Famous personalities from the city's past return to their old haunts
by: patrick sherman, Mike Jarrett portrays a crewman on the steamship Gazelle, destroyed by an explosion on the river below more than 100 years ago.

Oregon City will be visited by tragedy and disaster before the moon rises on Halloween - that is not a warning from a wandering spirit, but the plan of the Oregon City Heritage Coordinating Committee.

Now in its seventh year, the Spirits of Historic Oregon City tour will revisit the misfortunes that have descended on the community since it was settled by the Hudson's Bay Company more than 150 years ago. These include the worst maritime disaster ever to occur on the Willamette and a typhoid outbreak in 1852, which created a haunting legacy that lingers still.

'This has evolved from a small event - a walking tour on a single night, until now it runs on two nights with three motor coaches,' said Rolla Harding, a member of the committee and caretaker of historic Ermatinger House. 'Now, we even have a groupie. There is one lady in California who calls over the summer to see what we are doing, and she brings her friends up and they stay for the whole weekend.'

Real, live history

Participants will visit four sites around Oregon City: McLoughlin House, Stevens-Crawford House, Ermatinger House and Pioneer Mountain View Cemetery, where they will interact with living historians dressed in period clothing.

'All of these people, and there are more than 30 of them, do their own research from primary sources - letters and diaries written by the people that they portray,' said Harding's wife, Marge. 'These aren't just stories. They are as close to the truth as we can actually get.

'We have a wonderful historian on our committee, Herb Beal, who has written several books. He has a tremendous knowledge of the history of this region, and he helps keep us on track.'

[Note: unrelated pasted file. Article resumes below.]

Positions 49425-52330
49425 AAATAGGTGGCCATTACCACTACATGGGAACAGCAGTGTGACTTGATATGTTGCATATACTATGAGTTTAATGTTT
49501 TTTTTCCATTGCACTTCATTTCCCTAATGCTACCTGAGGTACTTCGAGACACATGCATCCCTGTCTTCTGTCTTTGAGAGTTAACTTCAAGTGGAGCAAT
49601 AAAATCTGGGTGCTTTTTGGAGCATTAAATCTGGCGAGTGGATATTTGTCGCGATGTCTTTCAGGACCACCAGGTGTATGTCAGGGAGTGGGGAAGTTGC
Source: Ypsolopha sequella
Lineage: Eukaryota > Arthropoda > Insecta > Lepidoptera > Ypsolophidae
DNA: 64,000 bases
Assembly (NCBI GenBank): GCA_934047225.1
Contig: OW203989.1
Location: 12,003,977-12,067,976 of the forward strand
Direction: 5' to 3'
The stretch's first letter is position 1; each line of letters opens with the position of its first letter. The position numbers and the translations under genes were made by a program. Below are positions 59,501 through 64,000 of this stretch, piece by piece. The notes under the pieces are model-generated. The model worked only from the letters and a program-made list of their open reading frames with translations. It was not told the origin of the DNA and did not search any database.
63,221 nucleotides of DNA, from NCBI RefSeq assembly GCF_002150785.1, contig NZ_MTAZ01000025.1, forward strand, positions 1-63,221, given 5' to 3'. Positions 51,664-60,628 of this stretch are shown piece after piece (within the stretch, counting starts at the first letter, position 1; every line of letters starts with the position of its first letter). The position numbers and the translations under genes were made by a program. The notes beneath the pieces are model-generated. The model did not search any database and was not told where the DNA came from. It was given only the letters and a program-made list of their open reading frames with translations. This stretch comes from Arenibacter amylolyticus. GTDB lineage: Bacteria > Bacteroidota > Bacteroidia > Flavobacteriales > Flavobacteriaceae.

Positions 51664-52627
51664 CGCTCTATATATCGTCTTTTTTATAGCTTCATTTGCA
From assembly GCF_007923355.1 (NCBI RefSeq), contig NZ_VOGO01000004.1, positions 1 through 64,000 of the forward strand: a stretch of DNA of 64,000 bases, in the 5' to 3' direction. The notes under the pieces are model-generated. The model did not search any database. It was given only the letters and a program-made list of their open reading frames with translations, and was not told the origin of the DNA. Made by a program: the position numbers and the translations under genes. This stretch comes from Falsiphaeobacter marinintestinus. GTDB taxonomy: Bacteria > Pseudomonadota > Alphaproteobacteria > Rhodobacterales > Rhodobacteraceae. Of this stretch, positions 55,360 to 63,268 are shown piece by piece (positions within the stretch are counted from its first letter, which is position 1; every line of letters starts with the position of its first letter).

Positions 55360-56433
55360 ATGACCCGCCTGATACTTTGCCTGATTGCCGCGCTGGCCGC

Among the tragedies that the tour will revisit is the explosion of the steamship Gazelle, docked above the Willamette Falls in Oregon City.

'She was docked on the river, and there were a group of passengers waiting to disembark, and another group was waiting to get onboard,' said Marge Harding. 'The engineer wasn't paying attention, and he stoked up the boiler too hot. The pressure built up until he couldn't release it.

'He ran off the boat and up onto the bluff, where he watched it explode. In total, 28 people were killed, including the captain and many of the crew. That's a little-known piece of history, and that's what makes this fun - doing the research.'

After the tour, participants will be invited to return to Ermatinger House to participate in a spoof of a 19th century séance.

'Historically, in the 1840s, there was a resurgence of interest in spiritualism, and a belief that it was possible to make contact with the dead,' she said. 'There were two sisters back east, named Fox, who took advantage of this and started performing séances. The used all sorts of contraptions and gimmicks to make the spirits appear to susceptible people.

Rolla Harding added: 'It was a con game - a very successful con game.'

Partners for success

Unlike in previous years, when a dwindling number of seats were still available for walk-in participants, advanced reservations - with payment - are required. Reservations are available through the Rivershore Hotel. The hour-long tours depart the Carnagie Center every 20 minutes, and guests should check-in 15 minutes prior to departure.

The tour grew out of a desire among the individual committee members to help the public better understand history, and the lives of the people who lived it.

'It all started with the idea of using the month of October to talk about how people mourned during the Victorian era. Especially for women, there were a lot of rules and regulations that pertained to the mourning process,' said Marge Harding. 'The other historic homes in the area wanted to be involved, so we formed the committee and it grew from there.'

Rolla Harding was quick to credit the other groups and organizations that have contributed to the success of the tour.

'We couldn't do this without the support of the city, which provides the motor coaches from the Pioneer Center, and also the National Parks Service, which runs McLoughlin House, the Rivershore Hotel and Larry Potter, who provides us with access to the cemetery,' he said. 'The committee pays for this event out of the proceeds and its own coffers, but we really rely on the support of these other groups.'

For her part, Marge Harding hopes that area residents will take the opportunity to learn about local history.

'We have a lot of young people who come every year,' she said. 'I hate to use the word 'educational,' but it's a good learning experience for the whole family.

'It's not about spooks and goblins - it's about the people who were influential in the beginnings of Oregon City.'

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